Teens and Lack of Sleep: The Impact and What to Do About It

As a whole, adolescents and teens are getting too little sleep. The deficit starts in early adolescence and typically gets worse each year through high school. In fact, about 75-80% of seniors are getting less than eight hours on school nights.  The recommended amount for teenagers is 8-10 hours a night.

The causes of too little sleep

The causes of too little sleep are many. First, we know that physiologically, the internal clock of teens shifts later and later and hits its latest point around age 20. Then it starts to go earlier again. That process appears to be development-dependent, not just age dependent. Meaning, the “early bloomers” – the ones who go through puberty earlier – tend to have a later internal clock. In other words, an 8th grade boy who looks like he’s ready to go to college is probably ready for bed later than his peers.  Individual differences aside, though, the average adolescent has a later internal clock than they did when they were younger, or than they will when they are their parents’ age.

Second, structured and unstructured after-school activities contribute to later bedtimes. By structured, I mean homework, work, and sports. Unstructured activities are things like the internet, social media and the peer pressure to respond to friends at all hours of the night.  Together with the change in internal clock, this pushes bedtimes later and later.

Finally, as kids transition to middle school and high school, start times stay about the same or even get earlier. Many high schools start around 7:30 a.m. The American Academy of Pediatrics recommends that no school should start before 8:30 a.m., as their biological clocks push them to sleep later in the mornings. Between the later bedtimes and the early school starts, most teenagers are in a chronic state of sleep deficit.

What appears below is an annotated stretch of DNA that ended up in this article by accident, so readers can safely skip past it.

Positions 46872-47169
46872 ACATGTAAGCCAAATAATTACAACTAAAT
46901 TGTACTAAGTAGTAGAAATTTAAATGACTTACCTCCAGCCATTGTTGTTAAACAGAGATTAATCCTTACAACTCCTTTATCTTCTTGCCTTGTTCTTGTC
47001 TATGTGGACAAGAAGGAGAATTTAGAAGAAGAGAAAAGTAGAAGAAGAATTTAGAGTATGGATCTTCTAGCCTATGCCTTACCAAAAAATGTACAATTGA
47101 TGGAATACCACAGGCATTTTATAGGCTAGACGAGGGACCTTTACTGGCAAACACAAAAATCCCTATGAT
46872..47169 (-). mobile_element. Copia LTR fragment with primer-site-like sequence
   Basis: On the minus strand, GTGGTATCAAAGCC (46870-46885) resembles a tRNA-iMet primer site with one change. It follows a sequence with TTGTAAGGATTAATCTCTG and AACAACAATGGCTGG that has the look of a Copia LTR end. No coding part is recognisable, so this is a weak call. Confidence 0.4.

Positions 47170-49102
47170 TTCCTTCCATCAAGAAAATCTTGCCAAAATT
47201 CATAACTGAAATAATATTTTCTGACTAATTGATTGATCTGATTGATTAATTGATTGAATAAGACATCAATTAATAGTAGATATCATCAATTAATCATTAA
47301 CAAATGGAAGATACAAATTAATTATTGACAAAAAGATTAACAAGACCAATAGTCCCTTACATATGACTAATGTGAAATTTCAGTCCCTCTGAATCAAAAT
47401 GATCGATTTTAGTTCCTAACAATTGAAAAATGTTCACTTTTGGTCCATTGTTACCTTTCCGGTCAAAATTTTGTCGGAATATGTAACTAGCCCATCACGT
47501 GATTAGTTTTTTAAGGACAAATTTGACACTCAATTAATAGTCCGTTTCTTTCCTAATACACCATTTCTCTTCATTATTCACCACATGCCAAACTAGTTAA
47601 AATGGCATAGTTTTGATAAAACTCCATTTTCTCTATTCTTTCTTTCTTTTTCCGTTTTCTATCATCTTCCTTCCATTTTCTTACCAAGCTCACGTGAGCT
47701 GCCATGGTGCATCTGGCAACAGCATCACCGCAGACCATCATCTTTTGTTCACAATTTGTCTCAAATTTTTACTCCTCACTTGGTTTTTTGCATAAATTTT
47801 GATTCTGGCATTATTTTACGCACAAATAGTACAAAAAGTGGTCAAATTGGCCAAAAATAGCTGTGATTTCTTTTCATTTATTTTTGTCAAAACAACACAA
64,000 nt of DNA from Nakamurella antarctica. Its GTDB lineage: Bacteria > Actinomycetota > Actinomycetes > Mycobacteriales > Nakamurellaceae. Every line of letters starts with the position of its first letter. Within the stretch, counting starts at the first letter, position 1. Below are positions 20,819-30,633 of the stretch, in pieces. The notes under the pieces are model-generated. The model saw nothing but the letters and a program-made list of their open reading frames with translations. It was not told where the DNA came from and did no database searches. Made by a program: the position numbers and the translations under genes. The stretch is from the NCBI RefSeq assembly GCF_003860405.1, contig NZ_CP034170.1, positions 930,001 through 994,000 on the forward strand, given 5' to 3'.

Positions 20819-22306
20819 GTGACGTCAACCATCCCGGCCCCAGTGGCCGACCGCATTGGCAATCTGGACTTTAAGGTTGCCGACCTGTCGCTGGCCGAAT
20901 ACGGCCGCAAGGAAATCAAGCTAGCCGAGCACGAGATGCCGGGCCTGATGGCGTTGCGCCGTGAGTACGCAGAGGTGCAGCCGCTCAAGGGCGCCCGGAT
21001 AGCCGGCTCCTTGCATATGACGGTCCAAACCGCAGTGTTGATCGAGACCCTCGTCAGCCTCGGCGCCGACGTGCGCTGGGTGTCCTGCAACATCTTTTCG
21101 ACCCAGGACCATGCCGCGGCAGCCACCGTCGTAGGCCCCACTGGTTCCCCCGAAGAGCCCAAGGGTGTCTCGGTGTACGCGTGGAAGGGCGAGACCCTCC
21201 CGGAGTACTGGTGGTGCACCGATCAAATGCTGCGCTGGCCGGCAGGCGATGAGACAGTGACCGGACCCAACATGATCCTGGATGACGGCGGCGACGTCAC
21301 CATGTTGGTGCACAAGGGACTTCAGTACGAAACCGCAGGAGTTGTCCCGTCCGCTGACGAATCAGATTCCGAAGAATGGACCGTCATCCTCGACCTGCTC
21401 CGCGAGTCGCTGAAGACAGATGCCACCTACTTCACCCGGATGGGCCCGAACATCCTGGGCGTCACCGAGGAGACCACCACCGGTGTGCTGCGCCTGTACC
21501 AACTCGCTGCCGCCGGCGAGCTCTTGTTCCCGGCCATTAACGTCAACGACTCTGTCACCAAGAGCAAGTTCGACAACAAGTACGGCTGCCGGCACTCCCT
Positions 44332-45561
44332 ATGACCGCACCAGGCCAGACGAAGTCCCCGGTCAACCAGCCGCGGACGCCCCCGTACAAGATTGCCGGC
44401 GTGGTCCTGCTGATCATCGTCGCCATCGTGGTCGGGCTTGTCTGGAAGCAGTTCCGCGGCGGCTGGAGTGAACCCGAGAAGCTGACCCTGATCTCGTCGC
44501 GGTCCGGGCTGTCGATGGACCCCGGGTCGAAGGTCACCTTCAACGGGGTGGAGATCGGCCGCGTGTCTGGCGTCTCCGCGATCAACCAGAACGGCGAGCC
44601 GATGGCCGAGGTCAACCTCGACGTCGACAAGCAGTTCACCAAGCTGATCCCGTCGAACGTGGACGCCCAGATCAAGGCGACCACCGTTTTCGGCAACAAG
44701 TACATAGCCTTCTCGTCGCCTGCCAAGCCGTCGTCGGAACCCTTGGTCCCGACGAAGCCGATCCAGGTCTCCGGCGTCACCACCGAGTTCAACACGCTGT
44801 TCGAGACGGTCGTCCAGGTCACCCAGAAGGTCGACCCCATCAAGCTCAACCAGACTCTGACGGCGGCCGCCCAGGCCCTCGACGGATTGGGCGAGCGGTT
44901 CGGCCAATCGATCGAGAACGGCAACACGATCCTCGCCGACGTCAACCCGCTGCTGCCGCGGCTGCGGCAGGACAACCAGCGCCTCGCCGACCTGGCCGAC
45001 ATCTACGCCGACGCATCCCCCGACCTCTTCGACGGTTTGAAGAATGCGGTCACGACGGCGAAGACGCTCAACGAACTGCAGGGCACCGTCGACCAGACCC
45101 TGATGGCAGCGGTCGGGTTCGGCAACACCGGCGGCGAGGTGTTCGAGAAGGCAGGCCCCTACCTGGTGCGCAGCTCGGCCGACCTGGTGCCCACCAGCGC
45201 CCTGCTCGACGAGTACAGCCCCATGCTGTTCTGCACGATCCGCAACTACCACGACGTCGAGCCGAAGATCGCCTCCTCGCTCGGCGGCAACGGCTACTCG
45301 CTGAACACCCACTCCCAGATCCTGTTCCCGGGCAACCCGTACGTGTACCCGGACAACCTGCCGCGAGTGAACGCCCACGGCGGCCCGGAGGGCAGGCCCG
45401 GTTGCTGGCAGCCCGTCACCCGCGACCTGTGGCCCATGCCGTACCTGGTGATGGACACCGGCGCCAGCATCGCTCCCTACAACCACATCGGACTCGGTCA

The impact of too little sleep

The impact of that sleep deficit is bigger than you might think. We have been studying it at Cincinnati Children’s, and I can sum up our findings in one sentence. Teens getting too little sleep are sleepy, surly, spacey, sedentary, sugared-up, scary on the road, and a little less smart. 

Most of that sentence is self-explanatory, but I would like to highlight a few areas. Typically, the first symptom of sleep deprivation is the lack of emotion regulation. I think many parents assume that teens are naturally moody and surly; but in fact, most teenagers are sleep deprived.

In addition to that, there is a correlation between school start times and accident rates. There have been comparison studies between schools that have later start times compared to those with earlier start times. The students attending schools with later start times have less driving accidents.  Our data show that this is likely a cause-effect relationship.

Also related to schools, teens’ school performance tends to be worse when they sleep less. It’s not just that they have more trouble paying attention. They actually don’t take in and retain as much information in this sleepy state.

So what can be done about it? Here are six tips to help your teen sleep more:

6 Tips to Help Your Teen Sleep More

 

  1. Set a bedtime for both school and weekend nights

    Many teens don’t have a bedtime at all. It’s important to set a reasonable one during school nights, so that they can get enough sleep. Studies show that adolescents whose parents set a bedtime get more sleep than those who don’t.  If possible, avoid big swings in bedtime and wake times on the weekends. Try to keep that schedule within a couple of hours. I mention this because teens are brilliantly good at shifting their body clocks later. And if they are sleeping in late on the weekends, they reset their body clocks later. So when Sunday night rolls around, they have even more trouble falling asleep.  And on Monday morning comes, they’ll feel jet lagged.